It boils down to your taste in music. If you only actually like and ever liked game music, of course you're not going to like non-catchy music. But with expanding types of gameplay and narrative means catchy music isn't always appropriate. We're not playing many side scrollers and straight up turn based RPG's anymore.

I do agree the generic factor that comes into play with very popular genres (FP shooters). The market is saturated with games that are all the same, which gives the illusion that game composers are writing the same music over and over again out of laziness when it's actually the market genre diversity. I think the problem is modern games, not specifically "game music lost its way". If we saw more, in AAA, turn-based RPG's, side scrollera, isometric games (Pokemon still has good music, surprised no one said that), we would see the catchy music comeback, because it's appropriate there. Of course this won't ever happen.

Edited by Neblix

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I see the expanding texture of VGM as a good thing. The fact that every song no longer has to be a catchy melody with a triangle bass line allows for better narrative elements. The Darksiders II soundtrack is melodic, but doesn't really have any fantastic traditional melodies (all right, it has a few, Abyssal Plains and Crowfather are pretty great). It's the combination of timbre and rhythm that made it have its identity. It's not anything compositionally amazing, but it is an amazing soundtrack nonetheless. It is unique and each track has its own place in the narrative. I listened to it at least 50 times before ever actually playing the game.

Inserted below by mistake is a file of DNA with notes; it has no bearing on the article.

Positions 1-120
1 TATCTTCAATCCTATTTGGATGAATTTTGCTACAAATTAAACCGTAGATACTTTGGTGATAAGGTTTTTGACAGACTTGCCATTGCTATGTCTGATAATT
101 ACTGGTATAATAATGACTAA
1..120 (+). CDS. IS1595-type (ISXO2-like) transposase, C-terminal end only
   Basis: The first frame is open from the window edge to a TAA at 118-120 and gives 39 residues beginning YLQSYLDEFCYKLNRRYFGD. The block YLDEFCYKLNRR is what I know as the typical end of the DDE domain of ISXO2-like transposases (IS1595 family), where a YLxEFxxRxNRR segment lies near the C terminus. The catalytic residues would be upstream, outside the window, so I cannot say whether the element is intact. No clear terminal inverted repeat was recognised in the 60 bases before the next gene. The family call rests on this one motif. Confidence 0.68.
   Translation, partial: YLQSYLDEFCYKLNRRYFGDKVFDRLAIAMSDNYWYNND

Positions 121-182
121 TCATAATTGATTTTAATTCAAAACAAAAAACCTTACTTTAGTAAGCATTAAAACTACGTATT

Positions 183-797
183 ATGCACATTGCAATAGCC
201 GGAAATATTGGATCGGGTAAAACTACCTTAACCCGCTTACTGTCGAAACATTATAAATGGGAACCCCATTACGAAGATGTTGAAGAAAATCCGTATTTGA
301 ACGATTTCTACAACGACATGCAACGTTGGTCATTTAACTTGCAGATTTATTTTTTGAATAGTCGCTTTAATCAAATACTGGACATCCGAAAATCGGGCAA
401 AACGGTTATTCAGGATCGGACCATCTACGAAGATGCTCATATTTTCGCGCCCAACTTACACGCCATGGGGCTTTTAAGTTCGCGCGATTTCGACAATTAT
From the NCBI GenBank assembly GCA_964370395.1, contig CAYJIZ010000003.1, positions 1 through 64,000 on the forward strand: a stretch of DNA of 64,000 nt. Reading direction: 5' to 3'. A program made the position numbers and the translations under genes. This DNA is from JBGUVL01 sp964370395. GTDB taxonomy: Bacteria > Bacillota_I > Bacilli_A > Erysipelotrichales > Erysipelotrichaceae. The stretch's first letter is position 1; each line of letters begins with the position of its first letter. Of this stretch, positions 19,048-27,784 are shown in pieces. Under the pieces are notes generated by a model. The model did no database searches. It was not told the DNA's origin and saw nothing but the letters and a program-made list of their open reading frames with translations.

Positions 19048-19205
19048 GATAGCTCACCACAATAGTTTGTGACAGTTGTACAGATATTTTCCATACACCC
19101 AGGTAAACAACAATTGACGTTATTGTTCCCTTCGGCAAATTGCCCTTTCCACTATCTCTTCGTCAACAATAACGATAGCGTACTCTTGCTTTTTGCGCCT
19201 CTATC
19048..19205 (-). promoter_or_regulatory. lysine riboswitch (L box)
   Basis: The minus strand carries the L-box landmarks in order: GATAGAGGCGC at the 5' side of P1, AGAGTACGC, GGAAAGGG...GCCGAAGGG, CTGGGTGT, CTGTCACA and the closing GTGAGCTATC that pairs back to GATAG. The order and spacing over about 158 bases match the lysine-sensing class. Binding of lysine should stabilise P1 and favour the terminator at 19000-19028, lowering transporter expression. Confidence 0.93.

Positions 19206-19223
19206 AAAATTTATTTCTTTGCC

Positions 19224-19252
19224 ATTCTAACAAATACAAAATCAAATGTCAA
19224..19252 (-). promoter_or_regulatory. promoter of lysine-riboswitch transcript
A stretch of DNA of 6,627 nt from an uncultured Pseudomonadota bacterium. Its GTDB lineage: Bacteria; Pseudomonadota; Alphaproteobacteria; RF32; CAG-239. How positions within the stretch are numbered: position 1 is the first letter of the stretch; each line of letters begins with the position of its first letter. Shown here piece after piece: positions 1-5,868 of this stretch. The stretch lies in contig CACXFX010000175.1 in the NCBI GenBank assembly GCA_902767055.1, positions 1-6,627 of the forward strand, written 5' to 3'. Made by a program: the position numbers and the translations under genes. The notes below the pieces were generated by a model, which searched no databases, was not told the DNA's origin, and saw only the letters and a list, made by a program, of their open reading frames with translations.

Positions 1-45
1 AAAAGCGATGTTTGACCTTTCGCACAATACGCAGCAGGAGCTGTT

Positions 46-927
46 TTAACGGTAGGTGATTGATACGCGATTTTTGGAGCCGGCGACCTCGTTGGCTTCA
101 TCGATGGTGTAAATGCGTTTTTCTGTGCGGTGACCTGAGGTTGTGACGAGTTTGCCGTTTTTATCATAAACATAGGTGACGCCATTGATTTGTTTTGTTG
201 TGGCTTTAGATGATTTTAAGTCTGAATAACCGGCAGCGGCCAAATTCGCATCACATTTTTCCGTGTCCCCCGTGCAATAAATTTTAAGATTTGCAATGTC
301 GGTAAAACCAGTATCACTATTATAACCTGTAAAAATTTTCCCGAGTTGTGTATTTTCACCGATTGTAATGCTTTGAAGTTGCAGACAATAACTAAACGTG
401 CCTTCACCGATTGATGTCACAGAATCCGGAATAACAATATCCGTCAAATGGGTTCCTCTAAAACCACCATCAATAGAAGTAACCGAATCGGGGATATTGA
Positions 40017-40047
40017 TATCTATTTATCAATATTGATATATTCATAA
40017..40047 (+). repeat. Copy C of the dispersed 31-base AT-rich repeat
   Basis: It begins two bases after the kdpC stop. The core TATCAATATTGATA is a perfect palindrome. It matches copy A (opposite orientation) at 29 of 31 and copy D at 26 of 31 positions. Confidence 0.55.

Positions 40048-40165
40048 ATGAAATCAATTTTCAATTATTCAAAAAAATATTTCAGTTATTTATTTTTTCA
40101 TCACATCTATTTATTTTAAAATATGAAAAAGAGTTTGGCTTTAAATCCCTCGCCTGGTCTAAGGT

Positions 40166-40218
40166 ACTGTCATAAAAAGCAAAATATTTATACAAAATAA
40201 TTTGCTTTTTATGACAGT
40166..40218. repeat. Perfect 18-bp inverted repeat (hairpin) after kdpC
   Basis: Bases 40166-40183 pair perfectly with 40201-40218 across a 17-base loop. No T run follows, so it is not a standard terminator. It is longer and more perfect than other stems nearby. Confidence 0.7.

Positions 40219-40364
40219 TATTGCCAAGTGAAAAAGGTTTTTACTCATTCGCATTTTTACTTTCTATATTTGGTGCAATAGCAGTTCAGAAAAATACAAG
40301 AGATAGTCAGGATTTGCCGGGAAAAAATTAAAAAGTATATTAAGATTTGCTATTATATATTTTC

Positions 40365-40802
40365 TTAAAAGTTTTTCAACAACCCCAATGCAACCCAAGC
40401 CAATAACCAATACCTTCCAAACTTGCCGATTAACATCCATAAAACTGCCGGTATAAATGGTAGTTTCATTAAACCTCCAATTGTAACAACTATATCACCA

The DS2 soundtrack is a perfect example to me of something that was well done but forgettable. I turned off the music after the first 5 hours and started catching up on podcasts. The only track that was awesome to me is The Crowfather, and even that is aping the big filmscore style. It profoundly irritates me when a modern soundtrack starts flirting with interesting melodies like in DS2, but settles back into ambient underscore. That seems to be Jesper Kyd's style.

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The DS2 soundtrack is a perfect example to me of something that was well done but forgettable. I turned off the music after the first 5 hours and started catching up on podcasts. The only track that was awesome to me is The Crowfather, and even that is aping the big filmscore style. It profoundly irritates me when a modern soundtrack starts flirting with interesting melodies like in DS2, but settles back into ambient underscore. That seems to be Jesper Kyd's style.

Seems like chorus and strings = film score style and apparently that is bad?